Today’s guest blogger is Kate Sokol, a curriculum designer for EiE.
This past March, a small EiE crew—a film producer, a sound engineer, and a handful of EiE curriculum developers—traveled across the country to explore NASA’s Jet Propulsion Laboratory (JPL), interview NASA engineers, and create a video introducing middle-school-aged youth to the field of remote sensing for our upcoming Engineering Everywhere unit Worlds Apart: Engineering Remote Sensing Devices.
Like all Engineering Everywhere units, Worlds Apart: Engineering Remote Sensing Devices, begins with a context-setting video that helps engage and inspire youth in out of school time programs with a specific field of engineering. Thanks to our partnership with NASA through the Planetary Learning that Advances the Nexus of Engineering, Technology, and Science grant (PLANETS), we were able to collaborate with scientists and engineers from JPL to go behind the scenes, and learn how and why they collect data from the far reaches of space. We met our two interviewees, Tracy Drain and Ingrid Daubar, in the von Karman Visitor Center, among deep space photographs and full-scale models of the Voyager and Galileo spacecraft.
Tracy Drain (pictured right) is a flight systems engineer. That means she helps engineer remote sensing technologies by designing the systems that get them where they need to go. Ingrid Daubar (pictured left) then interprets the data the remote sensing technologies collect to figure out what the objects in our solar system are made of and how they may have formed. I asked Tracy and Ingrid to tell me about the tools that scientists and engineers use to collect information from faraway places. They showed me a model of the Mars Reconnaissance Orbiter spacecraft (MRO) and demonstrated how a spacecraft might gather information about the color, composition, and shape of a planet’s surface, without ever landing there.
We moved through JPL’s campus to our next filming location in the Mission Support Area. The campus was abuzz with people, sometimes on foot, sometimes zipping around in golf carts to cover more ground. Many of the buildings at JPL evoke a space-age-industrial architecture, but you could still tell it was springtime in southern California. Flowering trees swayed in the breeze overhead, giving us a multisensory reminder of all the ways we can gather and synthesize information from the world around us.
In the Mission Support Area, we met up with a group of scientists and engineers who collect, log, and interpret data from remote sensing technologies. Like everyone engaged in the engineering design process, the engineers at NASA do, occasionally, fail. No matter how foolproof your plan seems to be, there’s always a chance it can go awry. We learned that the team in the Mission Support Area is superstitious about their lucky peanuts, always sharing a handful for good luck before a big launch. The tradition started in 1964, after six unsuccessful attempts to launch the Ranger 7 lunar lander, and finally, a seventh successful attempt, once the lucky peanuts arrived on the scene. Even with the immense amount of testing that takes place in development, the team in the Mission Support Area holds space for superstition when the spacecraft is on the launch pad and out of their hands.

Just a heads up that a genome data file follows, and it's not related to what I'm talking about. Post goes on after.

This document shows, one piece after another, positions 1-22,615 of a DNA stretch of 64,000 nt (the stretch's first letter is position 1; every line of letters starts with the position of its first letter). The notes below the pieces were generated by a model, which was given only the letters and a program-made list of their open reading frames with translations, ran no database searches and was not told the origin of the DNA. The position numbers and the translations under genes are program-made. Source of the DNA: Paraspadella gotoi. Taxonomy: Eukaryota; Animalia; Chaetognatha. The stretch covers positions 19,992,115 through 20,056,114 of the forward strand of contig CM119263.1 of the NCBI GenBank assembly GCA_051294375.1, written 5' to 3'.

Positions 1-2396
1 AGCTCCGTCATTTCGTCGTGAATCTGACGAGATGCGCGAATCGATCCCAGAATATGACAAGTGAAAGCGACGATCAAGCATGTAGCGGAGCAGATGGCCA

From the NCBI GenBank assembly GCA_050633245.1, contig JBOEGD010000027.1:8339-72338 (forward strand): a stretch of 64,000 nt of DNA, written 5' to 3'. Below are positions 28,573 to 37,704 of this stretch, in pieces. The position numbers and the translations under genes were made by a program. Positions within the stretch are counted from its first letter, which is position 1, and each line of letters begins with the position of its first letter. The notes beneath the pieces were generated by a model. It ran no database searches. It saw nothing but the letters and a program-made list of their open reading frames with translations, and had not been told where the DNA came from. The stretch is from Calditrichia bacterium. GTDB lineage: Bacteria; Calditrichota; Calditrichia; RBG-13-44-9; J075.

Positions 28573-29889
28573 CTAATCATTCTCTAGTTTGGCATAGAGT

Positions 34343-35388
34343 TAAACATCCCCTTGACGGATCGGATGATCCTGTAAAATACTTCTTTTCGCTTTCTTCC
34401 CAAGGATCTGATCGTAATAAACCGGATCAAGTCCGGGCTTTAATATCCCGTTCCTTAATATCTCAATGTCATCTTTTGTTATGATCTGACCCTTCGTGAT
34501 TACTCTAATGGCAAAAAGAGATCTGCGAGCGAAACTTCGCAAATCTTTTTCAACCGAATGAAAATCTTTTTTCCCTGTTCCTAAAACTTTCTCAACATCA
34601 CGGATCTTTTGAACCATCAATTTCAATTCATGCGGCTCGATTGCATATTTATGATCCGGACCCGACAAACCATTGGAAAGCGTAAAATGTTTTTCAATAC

Moving along, we saw almost-live images rolling in from the mast camera aboard the Curiosity Rover currently roaming Mars. The remote camera connection can transmit data between Mars and Earth with a delay of only 30 minutes, depending on the relative position of Earth and Mars in orbit. It’s crazy to think about how these tracks in the dust are being photographed on the surface of another planet!
Next, we traveled to the Left Field Room, an experimental space designed with imagination and collaboration in mind. Often, the most innovative ideas are the ones that come “from left field,” without warning, and unlike idea anyone has tried before. The imagine step of the Engineering Design Process is a crucial one, because it allows us to think broadly about the problem and consider ideas that might at first seem unlikely to work. As these ideas get refined with the expertise of others, novel blueprints can take shape. We were surprised to find that the Left Field Room contained a trove of brainstorming and prototyping materials, some of which—like straws, plastic cups, and rope—may look familiar to EiE educators. Tracy and Ingrid told us that they are always thinking about the new information they might be able to detect with remote sensing technologies. Light waves, for example, can tell us about the minerals that exist on the surface of another planet… how might we detect the presence of life on other planets in a similar way.
Finally, we suited up, wiped down our equipment, and passed through a series of airlock doors to enter the clean room, or High Bay 1. High Bay 1 is a colossal space where spacecraft are assembled before they launch into space. We talked to Emily Howard, a mechanical engineer building the “cruise stage” for the Mars 2020 rover, the part that’s configured for travel between Earth and Mars. Every effort is taken to avoid contamination here, so hazards like dust don’t get trapped in and damage equipment, and biological hazards like skin cells and microbes don’t end up hitching a ride to another planet.
Throughout our visit to JPL, I was consistently amazed by how friendly and helpful the scientists and engineers we met with were. They really are rocket scientists, but it’s important to note that skills like collaboration, communication, and critical thinking are crucial to their work and work culture. As youth prepare to engineer their own remote sensing devices, we hope they gain an appreciation for the teamwork that takes place between scientists and engineers, and are inspired by the big unknowns in our solar system that they could one day help resolve.